Introduction to Social Network Analysis
A 2-Day Seminar Taught by John Skvoretz, Ph.D.
Our lives play out through the relationships we maintain with others. Much social research assumes that these relationships can be ignored, and focuses instead on how individual attributes influence such outcomes as success, health, and sense of well-being. Social network research takes a contrary view, placing explanatory power in the connections we have to others and how the overall patterning of those connections contributes to the important outcomes in our lives.
A social network perspective can provide novel explanatory variables (betweenness, centrality, structural holes, etc.) to account for why individuals and groups experience differential outcomes in wide variety of settings. Here are some examples from the instructor’s current research projects:
- The differential adoption of evidence-based instructional practices as a function of networks of teaching and research discussion among STEM faculty.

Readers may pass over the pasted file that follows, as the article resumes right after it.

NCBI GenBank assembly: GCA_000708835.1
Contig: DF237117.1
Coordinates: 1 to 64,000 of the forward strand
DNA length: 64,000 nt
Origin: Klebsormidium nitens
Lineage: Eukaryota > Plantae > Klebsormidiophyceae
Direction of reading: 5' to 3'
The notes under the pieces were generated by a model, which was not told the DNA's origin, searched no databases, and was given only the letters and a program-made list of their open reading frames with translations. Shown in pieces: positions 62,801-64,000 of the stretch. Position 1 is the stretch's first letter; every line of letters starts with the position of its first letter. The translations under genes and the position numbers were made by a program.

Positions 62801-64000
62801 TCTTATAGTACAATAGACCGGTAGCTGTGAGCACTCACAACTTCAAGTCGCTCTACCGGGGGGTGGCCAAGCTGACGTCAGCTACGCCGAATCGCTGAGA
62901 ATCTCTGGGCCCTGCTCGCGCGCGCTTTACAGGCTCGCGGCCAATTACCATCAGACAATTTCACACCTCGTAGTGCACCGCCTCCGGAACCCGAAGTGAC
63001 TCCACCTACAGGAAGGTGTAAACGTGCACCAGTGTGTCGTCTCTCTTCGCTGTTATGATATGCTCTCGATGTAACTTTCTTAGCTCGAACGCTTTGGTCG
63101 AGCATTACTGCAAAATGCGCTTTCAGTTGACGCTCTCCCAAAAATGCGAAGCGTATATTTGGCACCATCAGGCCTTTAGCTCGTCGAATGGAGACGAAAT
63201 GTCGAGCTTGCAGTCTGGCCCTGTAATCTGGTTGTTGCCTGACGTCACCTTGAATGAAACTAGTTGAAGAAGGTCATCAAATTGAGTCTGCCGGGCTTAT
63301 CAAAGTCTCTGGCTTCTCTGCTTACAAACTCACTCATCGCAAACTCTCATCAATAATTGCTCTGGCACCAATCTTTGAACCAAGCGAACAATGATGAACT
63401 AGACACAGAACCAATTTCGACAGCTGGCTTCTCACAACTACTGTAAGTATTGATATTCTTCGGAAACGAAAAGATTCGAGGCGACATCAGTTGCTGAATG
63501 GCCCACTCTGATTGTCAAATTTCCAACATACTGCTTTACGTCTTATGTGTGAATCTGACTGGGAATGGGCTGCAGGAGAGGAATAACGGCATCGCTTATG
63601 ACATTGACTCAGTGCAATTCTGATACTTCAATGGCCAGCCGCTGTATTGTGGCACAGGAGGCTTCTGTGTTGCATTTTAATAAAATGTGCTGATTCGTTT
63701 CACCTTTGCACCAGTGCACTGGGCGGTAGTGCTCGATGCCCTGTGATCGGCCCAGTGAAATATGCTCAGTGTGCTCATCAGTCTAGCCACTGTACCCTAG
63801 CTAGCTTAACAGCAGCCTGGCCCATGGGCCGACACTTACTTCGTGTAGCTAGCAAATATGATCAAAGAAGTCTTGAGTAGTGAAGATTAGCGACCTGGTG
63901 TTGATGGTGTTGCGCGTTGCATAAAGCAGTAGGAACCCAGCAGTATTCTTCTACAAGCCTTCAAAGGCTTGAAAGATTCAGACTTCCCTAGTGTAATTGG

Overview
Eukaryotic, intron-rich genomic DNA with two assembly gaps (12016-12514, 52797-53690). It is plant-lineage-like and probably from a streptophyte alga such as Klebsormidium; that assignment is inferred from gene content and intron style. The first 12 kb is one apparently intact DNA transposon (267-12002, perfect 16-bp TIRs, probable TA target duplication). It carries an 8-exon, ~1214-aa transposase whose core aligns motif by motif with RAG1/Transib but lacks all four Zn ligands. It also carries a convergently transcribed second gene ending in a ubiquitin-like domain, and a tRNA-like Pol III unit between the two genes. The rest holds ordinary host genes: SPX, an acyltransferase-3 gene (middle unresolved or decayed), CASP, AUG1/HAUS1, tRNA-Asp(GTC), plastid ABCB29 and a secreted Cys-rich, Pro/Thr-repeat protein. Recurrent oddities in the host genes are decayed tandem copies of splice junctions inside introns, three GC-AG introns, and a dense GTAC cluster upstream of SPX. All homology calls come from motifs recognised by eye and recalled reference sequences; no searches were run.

- The diffusion of misinformation and competing narratives within and across online platforms.
- The extent of intergroup associations between school children in five European countries.
- Friendship and sexual contact networks among Latino men who have sex with men and their usage of medication to prevent HIV.
More specifically, the study of social networks focuses on relationships among the units of a population. It also investigates how the structure of these ties affects outcomes experienced by both the units and the population. Often the units are persons, but they may be families, households, corporations, or nation states. Social network analysis refers to the methods by which properties of social networks are described, quantified, and analyzed. This workshop is an introduction to these methods.
The course uses network analysis packages for the R environment (network, sna, statnet, igraph, Intergraph, ndtv) and used through the RStudio interface. Some familiarity with R and RStudio is helpful. Both the environment and the interface are free to download and use. Exercises that illustrate the concepts, measures, and types of analysis are plentiful and so students must have a device with the R environment and RStudio interface preinstalled. There are versions of these utilities for all major operating systems.